Every successful BIM project starts with a plan. The BIM Execution Plan (BEP) is the standard document that defines the plan for the project, beginning with a kickoff meeting to get it all started. The goal in any BEP is to establish guidelines for creating, exchanging and maintaining digital project data. The document itself is meant to be continually updated as needed throughout the project as more players are brought on board.

The document's intended audience is anyone who will regularly maintain and/or view digital documents, including the owner, general contractor, trade contractors, architects, engineers, cost consultants, and (hopefully) many others.

The following is an example of some of the sections you'll find in a typical BIM Execution Plan.
1. Project Team Contacts
2. Project Milestones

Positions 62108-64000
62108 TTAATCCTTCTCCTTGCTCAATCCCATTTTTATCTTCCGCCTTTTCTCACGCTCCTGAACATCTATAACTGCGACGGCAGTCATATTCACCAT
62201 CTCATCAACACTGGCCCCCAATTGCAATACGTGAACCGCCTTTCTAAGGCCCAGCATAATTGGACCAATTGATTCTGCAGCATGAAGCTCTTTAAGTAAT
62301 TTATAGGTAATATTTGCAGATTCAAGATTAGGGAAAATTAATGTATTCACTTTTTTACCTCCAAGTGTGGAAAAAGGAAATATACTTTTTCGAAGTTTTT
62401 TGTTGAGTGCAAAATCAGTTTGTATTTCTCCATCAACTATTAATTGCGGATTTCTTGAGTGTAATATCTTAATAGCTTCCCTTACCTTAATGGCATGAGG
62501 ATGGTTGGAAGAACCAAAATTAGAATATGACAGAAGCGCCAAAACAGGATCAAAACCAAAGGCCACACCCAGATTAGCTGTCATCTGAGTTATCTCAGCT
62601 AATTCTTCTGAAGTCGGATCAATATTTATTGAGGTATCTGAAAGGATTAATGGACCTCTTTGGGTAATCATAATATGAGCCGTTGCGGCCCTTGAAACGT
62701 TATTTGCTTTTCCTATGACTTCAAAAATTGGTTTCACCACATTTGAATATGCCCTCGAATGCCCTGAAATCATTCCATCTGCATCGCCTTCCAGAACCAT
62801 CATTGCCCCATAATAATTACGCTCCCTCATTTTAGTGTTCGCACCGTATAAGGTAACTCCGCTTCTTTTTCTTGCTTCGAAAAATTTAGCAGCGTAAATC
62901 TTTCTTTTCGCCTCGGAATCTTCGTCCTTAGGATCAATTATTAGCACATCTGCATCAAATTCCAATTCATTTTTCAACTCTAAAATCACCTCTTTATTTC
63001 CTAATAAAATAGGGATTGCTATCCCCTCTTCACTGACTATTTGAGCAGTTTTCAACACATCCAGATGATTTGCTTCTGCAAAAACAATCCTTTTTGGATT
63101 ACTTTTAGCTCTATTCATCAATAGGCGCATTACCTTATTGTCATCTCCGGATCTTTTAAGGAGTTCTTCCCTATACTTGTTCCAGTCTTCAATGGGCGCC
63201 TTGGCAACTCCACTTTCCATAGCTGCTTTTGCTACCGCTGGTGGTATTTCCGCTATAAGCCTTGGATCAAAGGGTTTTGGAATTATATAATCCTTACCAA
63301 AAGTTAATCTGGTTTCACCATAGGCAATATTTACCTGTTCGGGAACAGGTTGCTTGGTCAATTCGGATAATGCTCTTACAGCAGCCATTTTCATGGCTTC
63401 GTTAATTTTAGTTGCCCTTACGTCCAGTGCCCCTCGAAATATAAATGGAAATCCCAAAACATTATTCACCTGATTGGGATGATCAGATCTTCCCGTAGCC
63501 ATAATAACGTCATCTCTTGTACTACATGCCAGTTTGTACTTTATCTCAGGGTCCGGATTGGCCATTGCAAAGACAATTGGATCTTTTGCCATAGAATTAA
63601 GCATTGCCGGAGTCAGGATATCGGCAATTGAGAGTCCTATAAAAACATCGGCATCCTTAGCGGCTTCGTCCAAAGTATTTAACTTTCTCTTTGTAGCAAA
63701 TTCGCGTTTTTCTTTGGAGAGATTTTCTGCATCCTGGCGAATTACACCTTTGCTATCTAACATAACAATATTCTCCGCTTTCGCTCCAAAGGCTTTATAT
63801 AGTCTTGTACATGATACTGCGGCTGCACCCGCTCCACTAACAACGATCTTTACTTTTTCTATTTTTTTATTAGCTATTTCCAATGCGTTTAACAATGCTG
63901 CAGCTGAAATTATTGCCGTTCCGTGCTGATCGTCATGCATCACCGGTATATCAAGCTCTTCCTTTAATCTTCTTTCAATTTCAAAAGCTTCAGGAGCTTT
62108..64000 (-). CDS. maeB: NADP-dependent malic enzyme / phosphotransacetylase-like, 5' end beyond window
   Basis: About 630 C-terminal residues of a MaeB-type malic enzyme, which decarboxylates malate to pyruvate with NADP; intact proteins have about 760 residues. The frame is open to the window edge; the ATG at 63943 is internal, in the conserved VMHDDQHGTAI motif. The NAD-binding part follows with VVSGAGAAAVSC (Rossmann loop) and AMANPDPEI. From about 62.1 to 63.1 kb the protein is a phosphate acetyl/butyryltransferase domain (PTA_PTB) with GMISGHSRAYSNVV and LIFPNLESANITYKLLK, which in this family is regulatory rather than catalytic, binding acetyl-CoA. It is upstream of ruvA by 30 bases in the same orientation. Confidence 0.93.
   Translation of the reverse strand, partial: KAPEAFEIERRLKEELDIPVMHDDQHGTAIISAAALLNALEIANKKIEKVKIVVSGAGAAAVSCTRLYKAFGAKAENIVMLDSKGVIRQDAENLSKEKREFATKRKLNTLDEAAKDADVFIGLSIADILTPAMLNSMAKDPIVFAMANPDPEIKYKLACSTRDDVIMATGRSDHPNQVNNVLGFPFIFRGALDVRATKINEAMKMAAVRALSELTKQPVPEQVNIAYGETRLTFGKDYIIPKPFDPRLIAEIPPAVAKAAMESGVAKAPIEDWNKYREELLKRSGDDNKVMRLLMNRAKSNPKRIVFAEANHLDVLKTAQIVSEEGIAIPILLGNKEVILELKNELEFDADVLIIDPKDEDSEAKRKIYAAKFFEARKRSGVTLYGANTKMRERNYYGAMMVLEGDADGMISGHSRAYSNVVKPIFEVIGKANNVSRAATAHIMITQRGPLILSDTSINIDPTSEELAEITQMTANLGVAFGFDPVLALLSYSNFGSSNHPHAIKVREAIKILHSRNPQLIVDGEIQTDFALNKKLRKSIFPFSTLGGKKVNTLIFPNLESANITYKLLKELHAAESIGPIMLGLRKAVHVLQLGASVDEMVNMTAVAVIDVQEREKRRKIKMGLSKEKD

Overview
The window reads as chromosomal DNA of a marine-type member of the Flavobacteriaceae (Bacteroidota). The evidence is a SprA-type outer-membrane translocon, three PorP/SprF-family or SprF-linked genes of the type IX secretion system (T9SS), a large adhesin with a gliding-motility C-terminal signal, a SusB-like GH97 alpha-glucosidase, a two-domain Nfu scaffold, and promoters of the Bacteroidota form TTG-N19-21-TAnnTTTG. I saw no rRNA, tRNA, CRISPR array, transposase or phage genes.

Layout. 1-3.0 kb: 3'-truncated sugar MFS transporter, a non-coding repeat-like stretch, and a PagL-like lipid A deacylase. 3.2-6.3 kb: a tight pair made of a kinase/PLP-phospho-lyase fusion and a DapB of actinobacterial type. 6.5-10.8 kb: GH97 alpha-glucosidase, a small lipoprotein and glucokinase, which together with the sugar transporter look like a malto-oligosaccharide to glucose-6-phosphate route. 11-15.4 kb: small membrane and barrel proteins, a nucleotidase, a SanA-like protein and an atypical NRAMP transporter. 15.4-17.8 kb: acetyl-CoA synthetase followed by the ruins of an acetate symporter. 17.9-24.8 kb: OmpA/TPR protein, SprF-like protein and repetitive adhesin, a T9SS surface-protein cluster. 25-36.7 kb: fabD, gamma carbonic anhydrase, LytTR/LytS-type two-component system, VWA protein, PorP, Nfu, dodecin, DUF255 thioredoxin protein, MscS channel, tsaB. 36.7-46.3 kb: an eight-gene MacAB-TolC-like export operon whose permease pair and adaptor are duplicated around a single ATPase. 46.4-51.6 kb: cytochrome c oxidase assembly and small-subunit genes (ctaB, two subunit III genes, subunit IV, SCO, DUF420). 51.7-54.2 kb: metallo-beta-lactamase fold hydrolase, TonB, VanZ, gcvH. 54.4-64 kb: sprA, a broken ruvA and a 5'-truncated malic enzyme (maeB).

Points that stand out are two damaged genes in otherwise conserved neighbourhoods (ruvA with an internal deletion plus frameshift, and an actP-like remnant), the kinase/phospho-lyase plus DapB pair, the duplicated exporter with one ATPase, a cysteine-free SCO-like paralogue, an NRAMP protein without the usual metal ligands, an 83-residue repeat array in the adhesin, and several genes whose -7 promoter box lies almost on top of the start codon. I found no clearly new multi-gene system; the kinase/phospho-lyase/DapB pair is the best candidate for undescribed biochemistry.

3. Level of Development (LOD)
4. BIM Meeting Frequency
5. Model Transfer Protocol
6. Hardware/Software
7. Project Deliverables
8. File Naming Conventions
9. Drafting Standards
10. Closeout Procedures

BIM execution planning occurs as soon as possible for a given project. At a minimum, this begins with the owner, architect and engineers. Depending on the project delivery method, the general contractor might not be selected until after planning has occurred. When this happens, the contractor will build on the original plan and add detail to the estimating, coordination and facilities management goals as the project progresses into construction.

Zack Creach is a senior engineer for Holder Construction in Atlanta.